Marine Species in the Pacific Are Climate “Migrants”
Giant green and starburst anemones. Photo: Michael Robinson Chavez, The Washington Post
The Pacific Coast of Northern California is finding a new sort of climate refugee washing up on its shores and inhabiting its bays and coastal waters — species that have shifted their migratory patterns and habitat due to warming ocean waters throughout the Pacific. According to The Washington Post, scientist attribute these weird new sitings to two specific forces — warming Arctic waters that spread farther south than usual five years ago and then an El Niño two years ago that further warmed the water on the Coast — and together they formed “an ocean heat wave whose real-time and lingering effects may have permanently scrambled California’s coastal ecosystem.” What are some of the impacts today? The Post reported that,
- Non-native species such as starburst anemones, a species found commonly in Mexico, are gradually killing off the native giant green anemones.
- Five times as many whales have been seen in San Francisco Bay as in a normal year, and they are staying much longer too — more than a month. And in a first, there a grays and humpback whales can be seen in the Bay at the same time — both usually do not linger there but instead swim by quickly on their way to their Bering Sea feeding grounds.
- A hoodwinker sunfish washed ashore last month in Santa Barbara — no one has seen one of these fishes in the Northern Hemisphere for more than a century.
In a report in Nature last month, researchers cataloged the weird and unusual sightings — they identified 67 marine species that are now pushing the northern boundary of their commonly known habitat, and of those, 37 species were landing in northern coastal areas they had never been seen in before. The scientists conducting the research believe that some of those species have settled in and will stay in their new northern home. The changes are not all good — whales are migrating closer to the coastline in search of food, but this has increased the risk that they will be hit by ships or entangled in fishing gear — 11 have been killed so far this year. Also concerning is the number of skinny gray whales they are seeing — climate change may be pushing their food source, krill, outside of their migration routes.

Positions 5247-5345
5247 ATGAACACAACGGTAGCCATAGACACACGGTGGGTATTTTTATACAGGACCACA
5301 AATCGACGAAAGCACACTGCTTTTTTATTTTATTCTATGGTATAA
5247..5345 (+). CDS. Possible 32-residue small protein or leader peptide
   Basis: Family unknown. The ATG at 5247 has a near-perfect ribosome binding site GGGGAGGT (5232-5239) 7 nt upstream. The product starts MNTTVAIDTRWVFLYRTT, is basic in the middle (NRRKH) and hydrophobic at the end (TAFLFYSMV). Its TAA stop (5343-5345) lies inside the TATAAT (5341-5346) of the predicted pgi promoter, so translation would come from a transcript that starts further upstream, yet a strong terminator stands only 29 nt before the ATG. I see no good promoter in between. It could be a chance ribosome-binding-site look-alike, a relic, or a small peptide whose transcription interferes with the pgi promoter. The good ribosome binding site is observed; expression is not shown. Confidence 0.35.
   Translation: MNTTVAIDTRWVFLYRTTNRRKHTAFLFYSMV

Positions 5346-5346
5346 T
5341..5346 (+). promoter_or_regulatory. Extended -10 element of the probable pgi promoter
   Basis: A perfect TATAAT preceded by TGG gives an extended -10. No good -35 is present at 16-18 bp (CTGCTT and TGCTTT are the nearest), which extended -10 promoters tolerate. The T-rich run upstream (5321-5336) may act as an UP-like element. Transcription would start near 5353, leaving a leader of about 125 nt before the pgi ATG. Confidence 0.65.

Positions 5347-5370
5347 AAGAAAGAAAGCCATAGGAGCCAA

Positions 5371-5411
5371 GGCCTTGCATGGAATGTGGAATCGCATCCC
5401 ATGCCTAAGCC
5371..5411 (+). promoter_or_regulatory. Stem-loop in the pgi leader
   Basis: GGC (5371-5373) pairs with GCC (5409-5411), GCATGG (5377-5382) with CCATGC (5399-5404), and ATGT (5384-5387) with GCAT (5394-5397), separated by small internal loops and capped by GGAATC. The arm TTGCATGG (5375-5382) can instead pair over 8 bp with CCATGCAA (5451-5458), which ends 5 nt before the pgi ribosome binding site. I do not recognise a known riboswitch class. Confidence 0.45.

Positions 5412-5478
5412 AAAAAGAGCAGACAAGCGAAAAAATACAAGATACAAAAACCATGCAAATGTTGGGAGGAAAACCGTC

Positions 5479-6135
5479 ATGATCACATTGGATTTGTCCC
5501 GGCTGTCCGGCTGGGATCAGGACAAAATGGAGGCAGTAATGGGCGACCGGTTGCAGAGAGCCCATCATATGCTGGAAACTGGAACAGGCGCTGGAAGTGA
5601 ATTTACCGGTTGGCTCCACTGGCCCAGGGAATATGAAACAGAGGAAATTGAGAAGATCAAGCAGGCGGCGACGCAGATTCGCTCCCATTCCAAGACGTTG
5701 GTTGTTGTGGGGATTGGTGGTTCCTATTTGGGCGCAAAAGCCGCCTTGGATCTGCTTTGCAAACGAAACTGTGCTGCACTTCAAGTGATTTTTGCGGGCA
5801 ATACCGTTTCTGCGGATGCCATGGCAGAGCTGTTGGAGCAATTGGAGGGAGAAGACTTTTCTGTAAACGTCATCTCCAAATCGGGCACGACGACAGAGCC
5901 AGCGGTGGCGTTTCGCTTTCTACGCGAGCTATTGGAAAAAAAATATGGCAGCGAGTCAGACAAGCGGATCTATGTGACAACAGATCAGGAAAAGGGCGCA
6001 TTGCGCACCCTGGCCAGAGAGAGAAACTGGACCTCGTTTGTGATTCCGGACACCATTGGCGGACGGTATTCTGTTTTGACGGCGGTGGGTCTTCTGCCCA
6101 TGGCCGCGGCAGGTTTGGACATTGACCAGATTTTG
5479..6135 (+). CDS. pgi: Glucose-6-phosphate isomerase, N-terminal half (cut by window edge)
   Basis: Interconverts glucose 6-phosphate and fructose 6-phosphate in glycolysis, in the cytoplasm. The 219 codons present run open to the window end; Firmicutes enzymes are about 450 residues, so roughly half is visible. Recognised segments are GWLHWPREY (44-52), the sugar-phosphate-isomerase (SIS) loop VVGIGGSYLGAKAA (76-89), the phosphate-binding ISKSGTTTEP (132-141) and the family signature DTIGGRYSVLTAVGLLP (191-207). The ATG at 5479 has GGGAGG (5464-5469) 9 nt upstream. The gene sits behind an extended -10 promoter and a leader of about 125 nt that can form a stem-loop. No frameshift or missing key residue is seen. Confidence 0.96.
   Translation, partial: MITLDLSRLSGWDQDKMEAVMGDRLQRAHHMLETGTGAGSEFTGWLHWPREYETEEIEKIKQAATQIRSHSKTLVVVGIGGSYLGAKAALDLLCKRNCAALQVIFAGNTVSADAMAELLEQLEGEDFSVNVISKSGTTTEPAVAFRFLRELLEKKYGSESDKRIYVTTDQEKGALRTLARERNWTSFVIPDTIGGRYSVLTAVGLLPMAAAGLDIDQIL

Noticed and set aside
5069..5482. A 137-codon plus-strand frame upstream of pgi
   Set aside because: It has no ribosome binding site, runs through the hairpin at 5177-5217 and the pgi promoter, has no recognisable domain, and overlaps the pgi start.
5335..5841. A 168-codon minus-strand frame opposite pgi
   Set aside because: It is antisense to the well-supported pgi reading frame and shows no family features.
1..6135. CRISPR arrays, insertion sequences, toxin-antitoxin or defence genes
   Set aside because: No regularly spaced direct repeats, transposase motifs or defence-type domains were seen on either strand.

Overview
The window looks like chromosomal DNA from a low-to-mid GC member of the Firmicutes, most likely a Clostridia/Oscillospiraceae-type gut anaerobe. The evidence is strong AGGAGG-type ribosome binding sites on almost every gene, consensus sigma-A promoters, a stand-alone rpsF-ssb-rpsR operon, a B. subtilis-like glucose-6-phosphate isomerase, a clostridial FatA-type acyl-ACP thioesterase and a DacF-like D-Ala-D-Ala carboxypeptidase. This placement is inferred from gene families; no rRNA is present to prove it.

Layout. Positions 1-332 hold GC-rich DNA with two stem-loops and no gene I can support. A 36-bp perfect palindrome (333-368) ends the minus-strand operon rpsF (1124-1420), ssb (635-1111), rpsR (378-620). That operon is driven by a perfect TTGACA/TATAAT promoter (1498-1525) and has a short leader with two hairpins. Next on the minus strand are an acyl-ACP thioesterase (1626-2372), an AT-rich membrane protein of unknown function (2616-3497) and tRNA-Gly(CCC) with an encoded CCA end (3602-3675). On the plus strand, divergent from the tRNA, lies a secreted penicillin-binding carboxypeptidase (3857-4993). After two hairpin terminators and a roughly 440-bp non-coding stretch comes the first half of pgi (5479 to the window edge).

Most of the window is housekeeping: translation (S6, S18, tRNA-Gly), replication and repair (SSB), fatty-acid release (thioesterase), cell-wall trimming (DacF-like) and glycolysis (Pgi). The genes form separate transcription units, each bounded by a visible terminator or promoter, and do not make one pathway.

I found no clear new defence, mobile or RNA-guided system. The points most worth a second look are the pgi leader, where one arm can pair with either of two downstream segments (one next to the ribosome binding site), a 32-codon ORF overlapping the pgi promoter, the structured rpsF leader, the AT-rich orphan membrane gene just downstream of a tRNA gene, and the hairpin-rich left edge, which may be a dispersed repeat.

Why This Matters: The bottom line is that these prolonged marine heatwaves and the resulting dispersal of warm ocean water are causing long-term shifts in the composition of animal communities in coastal northern California. The entire ecosystem is transforming in a very short period of time. This is yet more evidence that climate change has already started to impact us in marked ways we can observe today. And it has only just begun. The more the waters warm, the more scientists expect to see additional tropical species migrating farther north than ever before.
To Go Deeper: Read the entire Post story and enjoy the beautiful photos.